Log In
Friday 28th October 2016

Soaring breast cancer rates blamed on lifestyle

9th August 2010

New data has shown that women in the UK have four times the risk of breast cancer than women living in East Africa.


The risk was shown to be two-thirds lower for women living in Asia and 50% less for women in South America.

The statistics showed that 87.9 women per 100,000 in the UK received a diagnosis of breast cancer in 2008.

Britain was in ninth position in a table of countries with the highest rates of the disease. Belgium came top with a rate of 109.4 cases per 100,000 women and France was second, with 99.7 cases.

Countries in east Africa, such as Kenya and Tanzania, had the lowest rates, with just 19.3 women per 100,000 receiving a breast cancer diagnosis.

There are about 45,000 cases of breast cancer diagnosed every year in the UK, with 12,000 deaths annually from the disease.

The data was compiled by the World Cancer Research Fund.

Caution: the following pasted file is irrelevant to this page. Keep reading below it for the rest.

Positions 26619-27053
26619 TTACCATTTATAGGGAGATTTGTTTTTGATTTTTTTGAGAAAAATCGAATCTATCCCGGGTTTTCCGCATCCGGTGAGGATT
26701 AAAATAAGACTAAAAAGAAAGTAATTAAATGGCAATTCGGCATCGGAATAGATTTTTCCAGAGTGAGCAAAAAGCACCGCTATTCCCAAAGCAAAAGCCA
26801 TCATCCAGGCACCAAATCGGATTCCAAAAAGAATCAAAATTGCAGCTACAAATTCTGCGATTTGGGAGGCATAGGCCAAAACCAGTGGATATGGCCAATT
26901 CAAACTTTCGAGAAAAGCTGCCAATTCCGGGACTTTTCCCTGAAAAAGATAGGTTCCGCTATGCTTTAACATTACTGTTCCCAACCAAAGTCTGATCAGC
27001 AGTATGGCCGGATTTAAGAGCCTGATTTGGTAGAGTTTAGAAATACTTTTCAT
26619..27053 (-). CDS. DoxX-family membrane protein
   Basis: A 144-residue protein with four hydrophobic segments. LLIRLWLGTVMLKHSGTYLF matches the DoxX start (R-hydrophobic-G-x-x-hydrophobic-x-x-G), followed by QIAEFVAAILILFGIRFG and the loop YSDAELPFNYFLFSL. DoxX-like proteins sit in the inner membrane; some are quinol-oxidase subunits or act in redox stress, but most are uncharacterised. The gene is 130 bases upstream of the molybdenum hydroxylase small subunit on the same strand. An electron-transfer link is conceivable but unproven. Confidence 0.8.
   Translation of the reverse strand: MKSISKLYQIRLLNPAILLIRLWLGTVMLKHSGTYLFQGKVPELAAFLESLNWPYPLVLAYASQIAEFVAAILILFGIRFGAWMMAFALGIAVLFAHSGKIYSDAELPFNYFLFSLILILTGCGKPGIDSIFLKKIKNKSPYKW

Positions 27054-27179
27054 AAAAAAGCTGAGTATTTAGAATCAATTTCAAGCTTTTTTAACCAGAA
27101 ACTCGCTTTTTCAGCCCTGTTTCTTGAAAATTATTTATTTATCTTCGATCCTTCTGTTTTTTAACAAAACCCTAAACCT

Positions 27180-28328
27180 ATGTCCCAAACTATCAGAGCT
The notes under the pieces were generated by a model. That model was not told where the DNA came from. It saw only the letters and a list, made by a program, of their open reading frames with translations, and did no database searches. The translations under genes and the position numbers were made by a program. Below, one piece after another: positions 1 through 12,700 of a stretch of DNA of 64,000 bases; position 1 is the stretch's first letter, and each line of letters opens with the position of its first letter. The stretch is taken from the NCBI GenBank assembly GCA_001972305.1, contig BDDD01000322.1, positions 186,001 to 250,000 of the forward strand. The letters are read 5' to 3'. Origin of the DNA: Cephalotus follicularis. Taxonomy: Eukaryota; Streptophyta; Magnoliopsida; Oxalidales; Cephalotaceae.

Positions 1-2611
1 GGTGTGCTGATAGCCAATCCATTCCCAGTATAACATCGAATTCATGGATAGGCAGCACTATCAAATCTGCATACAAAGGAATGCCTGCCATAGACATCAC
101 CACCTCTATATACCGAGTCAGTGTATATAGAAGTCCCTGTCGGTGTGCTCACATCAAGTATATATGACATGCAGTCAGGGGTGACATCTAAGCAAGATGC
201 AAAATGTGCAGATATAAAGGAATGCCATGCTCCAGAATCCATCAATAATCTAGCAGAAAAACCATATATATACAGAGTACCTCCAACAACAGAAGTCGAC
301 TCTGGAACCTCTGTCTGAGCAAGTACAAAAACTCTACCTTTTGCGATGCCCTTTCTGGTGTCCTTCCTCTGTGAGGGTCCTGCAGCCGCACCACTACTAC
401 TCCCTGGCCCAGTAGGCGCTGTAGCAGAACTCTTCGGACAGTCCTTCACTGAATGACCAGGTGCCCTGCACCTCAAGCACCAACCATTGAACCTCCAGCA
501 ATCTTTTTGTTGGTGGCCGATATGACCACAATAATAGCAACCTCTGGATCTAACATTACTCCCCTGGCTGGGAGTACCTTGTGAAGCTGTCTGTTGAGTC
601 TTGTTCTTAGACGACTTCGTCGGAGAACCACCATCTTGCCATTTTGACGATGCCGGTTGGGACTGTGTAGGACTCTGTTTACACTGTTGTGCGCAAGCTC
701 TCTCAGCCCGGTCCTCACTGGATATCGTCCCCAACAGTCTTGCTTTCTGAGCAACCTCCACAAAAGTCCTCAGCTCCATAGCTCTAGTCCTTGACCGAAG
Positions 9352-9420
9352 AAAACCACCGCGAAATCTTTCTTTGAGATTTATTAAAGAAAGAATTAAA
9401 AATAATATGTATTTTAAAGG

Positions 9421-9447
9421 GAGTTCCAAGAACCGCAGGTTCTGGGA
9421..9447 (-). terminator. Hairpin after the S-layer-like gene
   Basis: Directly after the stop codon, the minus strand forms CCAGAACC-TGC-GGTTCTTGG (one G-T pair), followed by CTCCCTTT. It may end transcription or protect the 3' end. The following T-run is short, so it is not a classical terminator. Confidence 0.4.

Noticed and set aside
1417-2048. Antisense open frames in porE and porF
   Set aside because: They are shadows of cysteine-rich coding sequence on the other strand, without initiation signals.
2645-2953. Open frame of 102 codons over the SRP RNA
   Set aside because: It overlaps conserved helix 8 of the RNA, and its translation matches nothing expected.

Dr Rachel Thompson, deputy head of science for WCRF, said the difference in rates was "a stark reminder that every year in this country, thousands of women are diagnosed with cancer that could have been prevented".

"The fact that rates of breast cancer are much lower in other parts of the world highlights the fact that breast cancer is not inevitable. This means we need to do more to get across the message that just by making simple changes to lifestyle, such as drinking less alcohol and maintaining a healthy weight, women can reduce their risk", she added.


Share this page


There are no comments for this article, be the first to comment!

Post your comment

Only registered users can comment. Fill in your e-mail address for quick registration.

Your email address:

Your comment will be checked by a Healthcare Today moderator before it is published on the site.

Mayden - Innovative cloud-based web development for the healthcare sector
© Mayden Foundation 2016